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Spy Balloon Lifts Veil on China’s ‘Near Space’ Military Program

WASHINGTON — The little-noticed program that led to a Chinese spy balloon drifting across the United States this month has been discussed in China’s state-controlled media for more than a decade in articles extolling its potential military applications.

The reports, dating back to at least 2011, focus on how best to exploit what is known as “near space” – that portion of the atmosphere that is too high for traditional aircraft to fly but too low for a satellite to remain in orbit. Those early articles may offer clues to the capabilities of the balloon shot down by a U.S. jet fighter on Feb. 4.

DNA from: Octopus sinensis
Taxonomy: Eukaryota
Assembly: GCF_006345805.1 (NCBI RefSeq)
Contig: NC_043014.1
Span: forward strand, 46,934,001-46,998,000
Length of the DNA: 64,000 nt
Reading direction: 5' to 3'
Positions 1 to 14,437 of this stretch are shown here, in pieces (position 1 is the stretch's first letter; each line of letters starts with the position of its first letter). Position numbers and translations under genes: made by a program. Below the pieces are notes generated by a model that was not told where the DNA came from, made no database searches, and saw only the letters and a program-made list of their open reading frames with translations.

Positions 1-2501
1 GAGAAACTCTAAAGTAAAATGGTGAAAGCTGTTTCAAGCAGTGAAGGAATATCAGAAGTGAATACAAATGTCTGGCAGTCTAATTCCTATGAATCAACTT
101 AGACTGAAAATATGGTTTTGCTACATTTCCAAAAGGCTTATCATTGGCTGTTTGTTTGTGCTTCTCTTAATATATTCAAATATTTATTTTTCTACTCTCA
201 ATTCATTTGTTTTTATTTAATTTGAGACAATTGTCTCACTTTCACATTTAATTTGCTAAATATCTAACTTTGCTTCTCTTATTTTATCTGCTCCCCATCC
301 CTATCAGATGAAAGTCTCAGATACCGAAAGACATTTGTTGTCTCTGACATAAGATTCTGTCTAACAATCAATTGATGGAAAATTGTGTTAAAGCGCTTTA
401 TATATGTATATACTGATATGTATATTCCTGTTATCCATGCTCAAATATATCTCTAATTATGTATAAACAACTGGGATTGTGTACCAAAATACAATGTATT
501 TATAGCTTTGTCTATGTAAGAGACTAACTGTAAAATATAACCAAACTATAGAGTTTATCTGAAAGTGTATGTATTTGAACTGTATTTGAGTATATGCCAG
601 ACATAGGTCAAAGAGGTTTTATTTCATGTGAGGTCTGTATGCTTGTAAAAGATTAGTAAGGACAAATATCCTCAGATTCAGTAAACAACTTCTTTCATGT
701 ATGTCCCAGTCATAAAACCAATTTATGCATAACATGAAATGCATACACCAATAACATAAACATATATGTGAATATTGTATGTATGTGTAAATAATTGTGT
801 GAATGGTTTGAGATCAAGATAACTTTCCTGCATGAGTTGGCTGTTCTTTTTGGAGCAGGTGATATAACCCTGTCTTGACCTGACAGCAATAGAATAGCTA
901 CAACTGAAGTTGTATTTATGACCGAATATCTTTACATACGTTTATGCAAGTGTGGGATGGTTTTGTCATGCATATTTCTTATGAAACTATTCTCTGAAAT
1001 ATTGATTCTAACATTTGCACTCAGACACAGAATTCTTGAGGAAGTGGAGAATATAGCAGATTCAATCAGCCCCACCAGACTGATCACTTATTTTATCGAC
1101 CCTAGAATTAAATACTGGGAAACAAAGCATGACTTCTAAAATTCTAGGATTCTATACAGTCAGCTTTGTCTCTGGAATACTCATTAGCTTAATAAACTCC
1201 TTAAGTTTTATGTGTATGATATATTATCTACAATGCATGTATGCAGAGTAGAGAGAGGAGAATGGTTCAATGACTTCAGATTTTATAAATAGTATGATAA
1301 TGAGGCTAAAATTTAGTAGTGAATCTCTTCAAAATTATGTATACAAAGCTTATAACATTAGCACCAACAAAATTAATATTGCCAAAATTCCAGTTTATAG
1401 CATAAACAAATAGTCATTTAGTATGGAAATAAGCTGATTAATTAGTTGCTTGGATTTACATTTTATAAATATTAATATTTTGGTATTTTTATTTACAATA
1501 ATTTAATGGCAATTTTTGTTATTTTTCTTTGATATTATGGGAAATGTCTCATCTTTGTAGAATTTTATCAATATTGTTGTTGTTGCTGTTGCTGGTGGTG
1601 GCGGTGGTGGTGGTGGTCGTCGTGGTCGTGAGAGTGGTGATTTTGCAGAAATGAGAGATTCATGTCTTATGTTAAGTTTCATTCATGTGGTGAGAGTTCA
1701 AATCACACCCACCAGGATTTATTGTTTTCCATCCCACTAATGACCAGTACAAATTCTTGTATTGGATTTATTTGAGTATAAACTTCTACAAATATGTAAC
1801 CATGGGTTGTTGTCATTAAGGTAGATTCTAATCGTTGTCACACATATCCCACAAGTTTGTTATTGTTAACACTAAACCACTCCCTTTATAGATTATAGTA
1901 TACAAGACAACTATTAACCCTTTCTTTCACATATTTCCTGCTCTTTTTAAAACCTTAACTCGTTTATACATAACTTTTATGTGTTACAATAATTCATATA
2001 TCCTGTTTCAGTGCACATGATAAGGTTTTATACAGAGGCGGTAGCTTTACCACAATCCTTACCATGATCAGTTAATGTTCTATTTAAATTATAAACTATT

“In recent years, ‘near space’ has been discussed often in foreign media, with many military commentators pointing out that this is a special sphere that had been neglected by militaries but now has risen to hotspot status,” reads a July 5, 2011, article in the People’s Liberation Army Daily titled Near Space – A Strategic Asset That Ought Not to be Neglected.

The article quoted Zhang Dongjiang, a senior researcher at the Chinese Academy of Military Sciences, discussing the potential applications of flying objects designed for near space.

“This is an area sitting in between ‘air’ and ‘space’ where neither the theory of gravity nor Kepler’s Law is independently applicable, thus limiting the freedom of flight for both aircraft that are designed based on the theory of gravity and spacecraft that follow Kepler’s Law,” Zhang was quoted as saying.

He noted that near space lacks the atmospheric disturbances of aeronautical altitudes, such as turbulence, thunder and lightning, yet is cheaper and easier to reach than the altitudes where satellites can remain in orbit.